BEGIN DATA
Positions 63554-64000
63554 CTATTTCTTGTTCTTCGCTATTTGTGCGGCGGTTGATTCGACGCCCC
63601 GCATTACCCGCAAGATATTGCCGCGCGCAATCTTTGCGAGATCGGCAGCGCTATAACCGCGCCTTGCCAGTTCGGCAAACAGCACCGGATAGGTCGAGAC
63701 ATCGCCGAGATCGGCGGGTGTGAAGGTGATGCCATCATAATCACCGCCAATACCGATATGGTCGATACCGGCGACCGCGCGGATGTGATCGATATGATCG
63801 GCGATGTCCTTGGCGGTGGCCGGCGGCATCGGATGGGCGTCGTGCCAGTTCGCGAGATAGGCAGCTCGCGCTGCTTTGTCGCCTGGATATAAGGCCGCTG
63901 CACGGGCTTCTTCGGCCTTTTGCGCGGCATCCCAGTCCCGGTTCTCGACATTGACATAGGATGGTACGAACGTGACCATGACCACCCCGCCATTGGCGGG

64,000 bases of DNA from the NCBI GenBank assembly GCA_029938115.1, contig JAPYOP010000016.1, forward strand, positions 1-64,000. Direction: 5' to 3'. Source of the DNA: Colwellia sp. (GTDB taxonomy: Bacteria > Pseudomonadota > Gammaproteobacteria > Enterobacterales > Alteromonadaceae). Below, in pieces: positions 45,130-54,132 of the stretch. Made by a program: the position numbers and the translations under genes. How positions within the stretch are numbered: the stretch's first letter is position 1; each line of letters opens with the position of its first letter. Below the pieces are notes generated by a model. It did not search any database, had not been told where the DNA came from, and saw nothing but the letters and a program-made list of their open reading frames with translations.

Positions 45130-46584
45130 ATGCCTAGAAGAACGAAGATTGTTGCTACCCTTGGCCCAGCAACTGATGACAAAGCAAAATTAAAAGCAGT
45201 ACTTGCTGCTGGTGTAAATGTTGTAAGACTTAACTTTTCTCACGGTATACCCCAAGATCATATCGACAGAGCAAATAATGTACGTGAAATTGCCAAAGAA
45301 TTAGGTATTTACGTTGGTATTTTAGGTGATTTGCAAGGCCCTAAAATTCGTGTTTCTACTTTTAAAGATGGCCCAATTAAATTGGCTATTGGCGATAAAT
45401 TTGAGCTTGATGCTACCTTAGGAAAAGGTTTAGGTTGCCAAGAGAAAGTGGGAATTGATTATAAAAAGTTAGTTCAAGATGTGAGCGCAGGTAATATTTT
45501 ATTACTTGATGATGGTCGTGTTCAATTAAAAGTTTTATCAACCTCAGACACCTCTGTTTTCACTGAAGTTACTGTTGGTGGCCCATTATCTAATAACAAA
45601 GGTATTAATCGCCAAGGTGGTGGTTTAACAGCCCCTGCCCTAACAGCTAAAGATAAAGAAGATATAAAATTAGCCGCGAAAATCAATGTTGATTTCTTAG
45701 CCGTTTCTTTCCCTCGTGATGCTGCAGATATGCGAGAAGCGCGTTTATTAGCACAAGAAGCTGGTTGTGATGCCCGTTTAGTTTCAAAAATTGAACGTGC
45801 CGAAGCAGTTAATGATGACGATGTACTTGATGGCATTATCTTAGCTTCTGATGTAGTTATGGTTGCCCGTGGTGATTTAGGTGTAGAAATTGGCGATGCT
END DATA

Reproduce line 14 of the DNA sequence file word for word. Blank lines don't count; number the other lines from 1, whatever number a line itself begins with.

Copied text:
45601 GGTATTAATCGCCAAGGTGGTGGTTTAACAGCCCCTGCCCTAACAGCTAAAGATAAAGAAGATATAAAATTAGCCGCGAAAATCAATGTTGATTTCTTAG